The entry for company called "Peltarion" has UTF8 rendering issues. The description reads "... AI applications – at scale and at speed – with the ..."

The dollar value seem to have been generated by random

No, Crunchbase public data. I also reach out to all companies suggesting they can fix/clarify any inaccuracies, and update it as soon as they come back to me.

I apologize for this self-serving comment, but I consider it at least potentially relevant for anyone who reads this thread:

I'm publishing a weekly curated newsletter about the Swedish tech scene: http://swedishtechweekly.com

Brief and straight to the point. Spend 3 minutes a week and you know everything that's going on in tech Sweden.

subscribing now, thanks.

A question for Sweden specialists: what does Sweden do to attract talent, once other European countries, apparently, pay better compensation, like Germany, Switzerland, The Netherlands (the 30% rule), etc?

How hard would it be for a non-eu citizen to get a working visa in Sweden?

Demand for programmers is very high. Given that you speak English and have good programming skills getting job in Stockholm is pretty easy. In my current team there're 3 Russians, 3 Brasilians and one Iranian(among non-EU workers). All of them were relocated by the company. The relocation takes up to several months.

It depends a lot on how much the company that you apply to would need you. Of course there is also a factor of luck and dependency on the immigration authorities' processes (particularly now that Brexit is said to occupy a lot of resources). But if you have a skill set which is highly in need, your chances should not be tooo bad.

Be aware though that finding a good apartment in Stockholm is extremely hard right now. Although even the craziest rents are way below the SF Bay Area (but of course the pay is, too).

I live and work as a developer in Stockholm. I have registered as an employer and have been able to help people from abroad before by taking the fight with the governmental authority handling immigration.

The visa situation is a bit borked right now since the EU was unable to humanely handle the civil war in Syria so staying permanently isn't a given anymore. Right now we have to make do with "for the foreseeable future".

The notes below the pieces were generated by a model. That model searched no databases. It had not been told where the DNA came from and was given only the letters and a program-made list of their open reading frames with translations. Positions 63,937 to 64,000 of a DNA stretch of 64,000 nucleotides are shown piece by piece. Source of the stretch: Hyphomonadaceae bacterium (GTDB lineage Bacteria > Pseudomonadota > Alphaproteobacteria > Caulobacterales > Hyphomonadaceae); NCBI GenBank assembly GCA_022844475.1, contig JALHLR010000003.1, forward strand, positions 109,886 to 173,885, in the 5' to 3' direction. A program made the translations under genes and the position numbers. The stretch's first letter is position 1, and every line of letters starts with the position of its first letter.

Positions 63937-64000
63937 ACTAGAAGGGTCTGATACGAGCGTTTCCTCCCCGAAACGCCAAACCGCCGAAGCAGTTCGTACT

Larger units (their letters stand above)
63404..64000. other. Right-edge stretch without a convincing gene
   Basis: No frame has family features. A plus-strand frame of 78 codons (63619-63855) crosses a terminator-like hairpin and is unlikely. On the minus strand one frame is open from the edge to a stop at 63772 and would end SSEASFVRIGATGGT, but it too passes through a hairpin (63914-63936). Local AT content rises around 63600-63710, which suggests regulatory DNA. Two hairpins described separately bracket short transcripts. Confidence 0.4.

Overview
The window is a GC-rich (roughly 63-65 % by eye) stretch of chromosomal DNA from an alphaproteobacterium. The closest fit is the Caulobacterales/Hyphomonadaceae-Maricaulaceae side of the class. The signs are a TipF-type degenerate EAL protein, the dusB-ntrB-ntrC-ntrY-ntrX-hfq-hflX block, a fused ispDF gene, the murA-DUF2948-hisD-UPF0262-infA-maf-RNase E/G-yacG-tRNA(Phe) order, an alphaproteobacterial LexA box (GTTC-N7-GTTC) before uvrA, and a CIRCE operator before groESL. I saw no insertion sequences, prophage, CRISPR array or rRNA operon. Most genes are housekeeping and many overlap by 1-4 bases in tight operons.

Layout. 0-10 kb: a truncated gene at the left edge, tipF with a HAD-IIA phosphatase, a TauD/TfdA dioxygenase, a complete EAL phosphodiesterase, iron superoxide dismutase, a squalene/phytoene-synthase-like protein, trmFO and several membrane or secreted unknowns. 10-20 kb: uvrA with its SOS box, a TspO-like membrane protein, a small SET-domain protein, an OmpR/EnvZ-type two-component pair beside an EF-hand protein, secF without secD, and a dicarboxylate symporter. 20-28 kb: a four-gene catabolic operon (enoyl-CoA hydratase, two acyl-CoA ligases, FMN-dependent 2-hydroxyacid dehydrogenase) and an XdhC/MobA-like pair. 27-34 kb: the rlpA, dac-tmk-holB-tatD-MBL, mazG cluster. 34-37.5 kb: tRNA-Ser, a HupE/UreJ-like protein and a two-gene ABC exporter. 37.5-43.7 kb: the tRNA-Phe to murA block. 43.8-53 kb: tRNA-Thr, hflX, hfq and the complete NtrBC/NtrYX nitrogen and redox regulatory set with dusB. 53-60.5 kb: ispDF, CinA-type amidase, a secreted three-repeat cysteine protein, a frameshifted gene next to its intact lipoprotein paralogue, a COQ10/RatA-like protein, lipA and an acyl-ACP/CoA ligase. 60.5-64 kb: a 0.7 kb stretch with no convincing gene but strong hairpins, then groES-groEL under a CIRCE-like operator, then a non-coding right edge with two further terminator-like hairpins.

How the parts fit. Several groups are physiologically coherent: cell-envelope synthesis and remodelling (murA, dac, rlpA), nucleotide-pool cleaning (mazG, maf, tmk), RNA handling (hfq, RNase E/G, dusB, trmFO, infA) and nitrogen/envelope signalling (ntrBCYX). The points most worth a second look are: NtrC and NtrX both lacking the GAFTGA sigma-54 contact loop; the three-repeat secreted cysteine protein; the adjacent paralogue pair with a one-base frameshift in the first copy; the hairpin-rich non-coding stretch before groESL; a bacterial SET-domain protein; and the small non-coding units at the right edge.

Feel free to reach out to me at plata@plomo.se.

> taking the fight with the governmental authority handling immigration.

What ? which fight ? unless you recruit "world class developers" with a year experience in JS paying them half of the average rate with no insurances then there are no fights.

Myself and colleagues, all have worked in normal places that payed decent salaries and all the needed insurances and all got their work permits and permanent residencies approved without problems.

Actually Software development is in the "needed professions" list meaning that you can apply for a permit while you are in Sweden.

Where do I start if I want to look for jobs there? Are most jobs mainly in Stockholm? Is it different in Gottenburg or Malmo?

Linkedin probably. Stockholm has a lot of jobs, I don't know about Gottenburg or Malmo but they are smaller places

Well that email was wierd.

I'm not sure of Sweden, but here in neighbouring Finland it's pretty quick and easy to get a visa if you have a job with a local technology company. Our applications have been processed in 2-4 weeks after completing the online application.

You can find startup jobs in Nordics from e.g. https://thehub.fi (Finland) or https://thehub.se (Sweden)

I'm mostly surprised at finding some very well established companies here. Should Paradox really be in the scope of "startup"? They have existed for 20 years by now...

I think sam altman said that a startup is defined by its rapid growth rate rather than its age. Dunno.

I guess Spotify aren't really a startup anymore!

I just had an onsite interview at their HQ in Stockholm this morning. The recruiter I spoke with in person mentioned their employee growth percentage in the last couple of years and it was staggering. They absolutely are not a startup anymore.

Yeah, Spotify is too big to fit the list.

How is Paradox Interactive a startup? Founded in 1999, with dozens of games in its portfolio?

Same goes for quite a few other companies.